Remember how this whole passage from The Four Zoas relates to the Preludium to America: A Prophecy: the moment the Bard ceas'd his song is the moment of his silence, or death, the moment of the departure of his Emanation. The silence of Los in America since Whitman is this time of separation. In America Enitharmon re-awakens Los, establishing himself (Ginsberg) as the new prophet of America. (He is both Los and Enitharmon, since they are two halves of the same entity; to the artist his creations are his Emanations.) Remember also that the Bard in America: A Prophecy falls into his sleep of silence indirectly because of the rise of Orc. In America revolution is implicit in Ginsberg's prophetic stance as denunciator and advocate of change. The last line of the poem when seen in our Blakean light becomes a promise by the poet that he will be working for revolutionary liberation of America's soul.

America I'm putting my queer shoulder to the wheel.

Aside from the subversion of a mainstream American colloquial phrase to include a reference to his homosexuality, it also represents the poet's intention to put his energies into the Orc cycle for the apocalyptic liberation of America through revolution.

As we have seen, this experiment has so far netted a framework in which Ginsberg is roughly analogous to Los and Enitharmon, which together constitute time and space, poet and poem, Bard and inspiration in this fallen world. After the first line, which places Ginsberg's voice in his Blakean universe, a strange line occurs, which did not exist in the original draft of America.

"America two dollars and twentyseven cents January 17, 1956."

This is a statement by Ginsberg not only of his financial status at the time of the poem's composition, but also of the status of America at the same time. The most obvious relationship to Blake's system is the number twenty-seven. In Milton, Blake refers to the twenty-seven churches of the fallen world, which mankind must pass through before the Last Judgement, which occurs at the end of the cycle -- the twenty-eighth church. Like the Orc cycle, the twenty-seven churches revolve repeatedly in a cycle.

"The Mundane Shell is a vast Concave Earth, an immense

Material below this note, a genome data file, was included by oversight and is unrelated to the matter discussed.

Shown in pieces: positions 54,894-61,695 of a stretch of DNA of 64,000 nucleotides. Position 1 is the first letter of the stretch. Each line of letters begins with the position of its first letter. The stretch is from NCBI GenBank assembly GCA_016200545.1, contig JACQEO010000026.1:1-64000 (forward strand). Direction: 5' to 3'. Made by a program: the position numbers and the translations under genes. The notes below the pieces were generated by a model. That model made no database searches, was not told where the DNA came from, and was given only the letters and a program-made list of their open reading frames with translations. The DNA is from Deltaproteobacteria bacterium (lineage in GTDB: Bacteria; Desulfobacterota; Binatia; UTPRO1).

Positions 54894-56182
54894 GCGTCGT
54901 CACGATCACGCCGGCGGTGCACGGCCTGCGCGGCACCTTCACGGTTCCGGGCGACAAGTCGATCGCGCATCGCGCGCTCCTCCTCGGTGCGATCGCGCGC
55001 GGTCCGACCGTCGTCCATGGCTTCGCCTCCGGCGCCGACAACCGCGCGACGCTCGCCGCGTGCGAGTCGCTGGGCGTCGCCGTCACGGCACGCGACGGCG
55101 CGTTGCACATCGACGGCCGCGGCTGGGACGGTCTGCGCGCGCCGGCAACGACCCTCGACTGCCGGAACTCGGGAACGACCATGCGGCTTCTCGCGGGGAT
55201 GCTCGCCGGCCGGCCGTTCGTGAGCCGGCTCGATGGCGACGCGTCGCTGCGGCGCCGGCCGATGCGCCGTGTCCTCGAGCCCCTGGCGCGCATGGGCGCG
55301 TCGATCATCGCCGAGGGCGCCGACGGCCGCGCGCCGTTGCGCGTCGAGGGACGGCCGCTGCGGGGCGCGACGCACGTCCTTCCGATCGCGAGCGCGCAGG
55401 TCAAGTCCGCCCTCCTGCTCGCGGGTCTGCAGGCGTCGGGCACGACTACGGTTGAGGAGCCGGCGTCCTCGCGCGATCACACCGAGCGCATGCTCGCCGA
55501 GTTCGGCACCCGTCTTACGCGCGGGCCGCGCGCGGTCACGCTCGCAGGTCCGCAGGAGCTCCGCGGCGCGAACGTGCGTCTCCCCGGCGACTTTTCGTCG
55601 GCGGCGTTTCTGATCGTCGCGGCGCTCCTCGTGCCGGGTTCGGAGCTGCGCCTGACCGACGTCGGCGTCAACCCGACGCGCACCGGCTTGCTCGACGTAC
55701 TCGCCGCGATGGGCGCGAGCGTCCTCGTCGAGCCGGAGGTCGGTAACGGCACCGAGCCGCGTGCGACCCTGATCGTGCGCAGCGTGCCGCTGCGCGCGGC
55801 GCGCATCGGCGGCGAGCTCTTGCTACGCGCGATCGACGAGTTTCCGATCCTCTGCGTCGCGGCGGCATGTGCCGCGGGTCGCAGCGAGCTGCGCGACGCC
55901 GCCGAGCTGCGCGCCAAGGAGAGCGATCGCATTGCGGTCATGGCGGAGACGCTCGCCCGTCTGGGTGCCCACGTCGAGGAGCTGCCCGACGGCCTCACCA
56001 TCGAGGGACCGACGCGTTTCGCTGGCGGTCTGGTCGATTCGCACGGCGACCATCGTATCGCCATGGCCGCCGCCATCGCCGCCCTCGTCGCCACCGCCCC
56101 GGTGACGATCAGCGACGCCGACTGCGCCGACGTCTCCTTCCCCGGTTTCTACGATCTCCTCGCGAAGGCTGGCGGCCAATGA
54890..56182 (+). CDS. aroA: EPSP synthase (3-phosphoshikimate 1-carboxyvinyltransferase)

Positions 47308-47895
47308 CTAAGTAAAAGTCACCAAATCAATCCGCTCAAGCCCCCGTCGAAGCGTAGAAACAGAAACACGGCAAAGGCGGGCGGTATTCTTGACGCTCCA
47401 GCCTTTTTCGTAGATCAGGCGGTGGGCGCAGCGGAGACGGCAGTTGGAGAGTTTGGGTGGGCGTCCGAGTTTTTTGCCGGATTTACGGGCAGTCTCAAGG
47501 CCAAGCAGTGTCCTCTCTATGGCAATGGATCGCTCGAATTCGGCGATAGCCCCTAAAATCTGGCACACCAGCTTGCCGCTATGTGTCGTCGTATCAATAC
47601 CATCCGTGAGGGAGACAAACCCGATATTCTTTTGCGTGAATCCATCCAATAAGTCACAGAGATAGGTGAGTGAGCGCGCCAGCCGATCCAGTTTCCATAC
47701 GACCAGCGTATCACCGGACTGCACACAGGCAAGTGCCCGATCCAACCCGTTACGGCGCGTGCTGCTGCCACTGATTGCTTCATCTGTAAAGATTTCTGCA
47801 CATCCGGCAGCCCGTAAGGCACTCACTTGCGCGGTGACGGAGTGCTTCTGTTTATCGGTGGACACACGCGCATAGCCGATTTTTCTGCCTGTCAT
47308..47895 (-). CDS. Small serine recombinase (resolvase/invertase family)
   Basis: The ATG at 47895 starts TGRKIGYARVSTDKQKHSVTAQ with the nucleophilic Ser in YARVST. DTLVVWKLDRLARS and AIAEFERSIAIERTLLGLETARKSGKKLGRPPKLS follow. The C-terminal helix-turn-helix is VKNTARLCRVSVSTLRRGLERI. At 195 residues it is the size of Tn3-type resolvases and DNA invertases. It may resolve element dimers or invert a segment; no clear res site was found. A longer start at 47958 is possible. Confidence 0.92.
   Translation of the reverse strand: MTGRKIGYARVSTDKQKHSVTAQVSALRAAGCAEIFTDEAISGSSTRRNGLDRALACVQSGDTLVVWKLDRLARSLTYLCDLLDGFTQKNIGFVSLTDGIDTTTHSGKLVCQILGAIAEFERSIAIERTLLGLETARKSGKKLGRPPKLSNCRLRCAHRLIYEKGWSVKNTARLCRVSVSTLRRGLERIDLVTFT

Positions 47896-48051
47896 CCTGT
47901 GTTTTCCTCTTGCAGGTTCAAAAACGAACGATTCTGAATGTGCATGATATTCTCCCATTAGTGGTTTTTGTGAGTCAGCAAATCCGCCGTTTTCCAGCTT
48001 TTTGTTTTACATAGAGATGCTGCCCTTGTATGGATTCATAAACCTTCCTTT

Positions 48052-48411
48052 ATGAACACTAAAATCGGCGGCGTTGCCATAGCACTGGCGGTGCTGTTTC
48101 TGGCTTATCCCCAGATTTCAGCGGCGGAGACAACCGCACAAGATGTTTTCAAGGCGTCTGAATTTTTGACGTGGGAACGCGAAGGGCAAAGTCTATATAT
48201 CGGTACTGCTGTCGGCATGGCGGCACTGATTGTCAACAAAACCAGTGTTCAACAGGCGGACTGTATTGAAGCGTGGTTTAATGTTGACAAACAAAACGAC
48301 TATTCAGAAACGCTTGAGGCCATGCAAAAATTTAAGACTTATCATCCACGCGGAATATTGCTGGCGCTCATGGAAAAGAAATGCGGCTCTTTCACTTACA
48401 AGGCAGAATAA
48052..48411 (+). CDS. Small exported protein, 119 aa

Harden'd shadow of all things upon our Vegetated Earth,

Enlarg'd into dimension & deform'd into indefinite space.

In Twenty-seven Heavens and all their Hells, with Chaos

And ancient Night & Purgatory. It is a cavernous Earth

Of labyrinthine intricacy, twenty-seven folds of opakeness...

(Blake 498)

Satan & Adam are States Created into Twenty-seven Churches..." (Blake 521)

This numerological significance is derived by Blake from his interpretation of the Bible. To Blake, four and seven are numbers of Eden, or Eternity, four being the number of rivers in Eden and the number of Zoas around the throne of God; and seven being the seven "angels of the presence," the seven eyes of God. (Blake 521) Seven times four is twenty-eight, the end of the Mundane cycle and the return to Eternity. On the other hand, three and all its multiples are of the fallen world, and are hence evil. There are three dimensions of space (height, depth and breadth) and three dimensions of time (past, present and future) which together form this existence of illusion. Hence three squared yields nine, and three cubed equals twenty-seven, which is the number of "churches" in this material world of illusion. Five is also an "evil" number to Blake because the fallen man has five senses.

Ginsberg's two dollars are significant as well, for they are the two centuries of America's existence, the two century's since the last rise of Orc. To Ginsberg, the dollar bill also represents America itself, as can be seen in American Change, written in 1958. In this poem, Ginsberg is literally looking through his pocket change while sailing over the Atlantic on the S.S. United States, returning home. He sees in American money images of America, unintentionally prophetic images of what America was, is, and is becoming. He describes a buffalo nickel in terms which connect America's past with Old Testament spiritual history. He describes the Indian on the obverse side as:

"- held in my palm, the head of the feathered Indian, old Buck Roger eagle eyed face, a gash of hunger in the cheek

gritted jaw of the vanished man begone like a Hebrew with hairlock combed down the side - O Rabbi Indian"

He describes the other side of the nickel in similar terms, the nickel taking on significance as a microcosmic symbol of American history, a small disc which encompasses the prophet in Eternity.

" ...with shaggy buffalo on reverse, hump backed little tail incurved, head butting against the rondure of Eternity,

cock forelock below, bearded shoulder muscle folded below muscle, head of prophet, bowed..."

It is the dollar bill that is America, however, because America worships the "almighty dollar" it being the currency of the Satanic State, but also paradoxically the symbol of America's original vision: the unity of free men and women as one in liberty.

"Ahhh! Washington again, on the Dollar, same poetic black print, dark

words, The United States of America, innumerable numbers

R956422481 One Dollar This Certificate is Legal Tender )tender!) for all debts public and private

My God My God why have you forsaken me

Ivy Baker Priest Series 1953 F

and over, the Eagle, wild wings outspread, halo of the Stars encircled by puffs of smoke & flame -

a circle the Masonic Pyramid, the sacred Swedenborgian Dollar